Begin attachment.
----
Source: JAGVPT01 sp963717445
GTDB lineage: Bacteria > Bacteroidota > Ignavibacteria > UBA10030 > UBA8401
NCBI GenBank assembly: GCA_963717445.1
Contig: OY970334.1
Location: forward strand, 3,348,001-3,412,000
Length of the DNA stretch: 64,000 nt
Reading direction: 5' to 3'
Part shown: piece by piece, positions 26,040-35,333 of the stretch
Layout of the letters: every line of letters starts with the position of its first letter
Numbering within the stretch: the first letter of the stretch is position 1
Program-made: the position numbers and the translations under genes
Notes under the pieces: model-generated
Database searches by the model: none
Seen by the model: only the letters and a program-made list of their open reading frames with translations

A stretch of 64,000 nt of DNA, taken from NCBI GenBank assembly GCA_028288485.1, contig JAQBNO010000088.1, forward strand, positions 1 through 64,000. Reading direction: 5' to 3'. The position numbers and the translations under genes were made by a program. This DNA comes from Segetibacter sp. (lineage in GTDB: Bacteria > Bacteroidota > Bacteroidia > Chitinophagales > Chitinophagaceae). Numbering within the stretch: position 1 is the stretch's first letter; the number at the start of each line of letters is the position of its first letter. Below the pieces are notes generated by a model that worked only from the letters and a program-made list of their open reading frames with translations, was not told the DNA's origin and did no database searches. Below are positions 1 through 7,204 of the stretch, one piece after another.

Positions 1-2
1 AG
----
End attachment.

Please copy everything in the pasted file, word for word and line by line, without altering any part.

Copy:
Source: JAGVPT01 sp963717445
GTDB lineage: Bacteria > Bacteroidota > Ignavibacteria > UBA10030 > UBA8401
NCBI GenBank assembly: GCA_963717445.1
Contig: OY970334.1
Location: forward strand, 3,348,001-3,412,000
Length of the DNA stretch: 64,000 nt
Reading direction: 5' to 3'
Part shown: piece by piece, positions 26,040-35,333 of the stretch
Layout of the letters: every line of letters starts with the position of its first letter
Numbering within the stretch: the first letter of the stretch is position 1
Program-made: the position numbers and the translations under genes
Notes under the pieces: model-generated
Database searches by the model: none
Seen by the model: only the letters and a program-made list of their open reading frames with translations

A stretch of 64,000 nt of DNA, taken from NCBI GenBank assembly GCA_028288485.1, contig JAQBNO010000088.1, forward strand, positions 1 through 64,000. Reading direction: 5' to 3'. The position numbers and the translations under genes were made by a program. This DNA comes from Segetibacter sp. (lineage in GTDB: Bacteria > Bacteroidota > Bacteroidia > Chitinophagales > Chitinophagaceae). Numbering within the stretch: position 1 is the stretch's first letter; the number at the start of each line of letters is the position of its first letter. Below the pieces are notes generated by a model that worked only from the letters and a program-made list of their open reading frames with translations, was not told the DNA's origin and did no database searches. Below are positions 1 through 7,204 of the stretch, one piece after another.

Positions 1-2
1 AG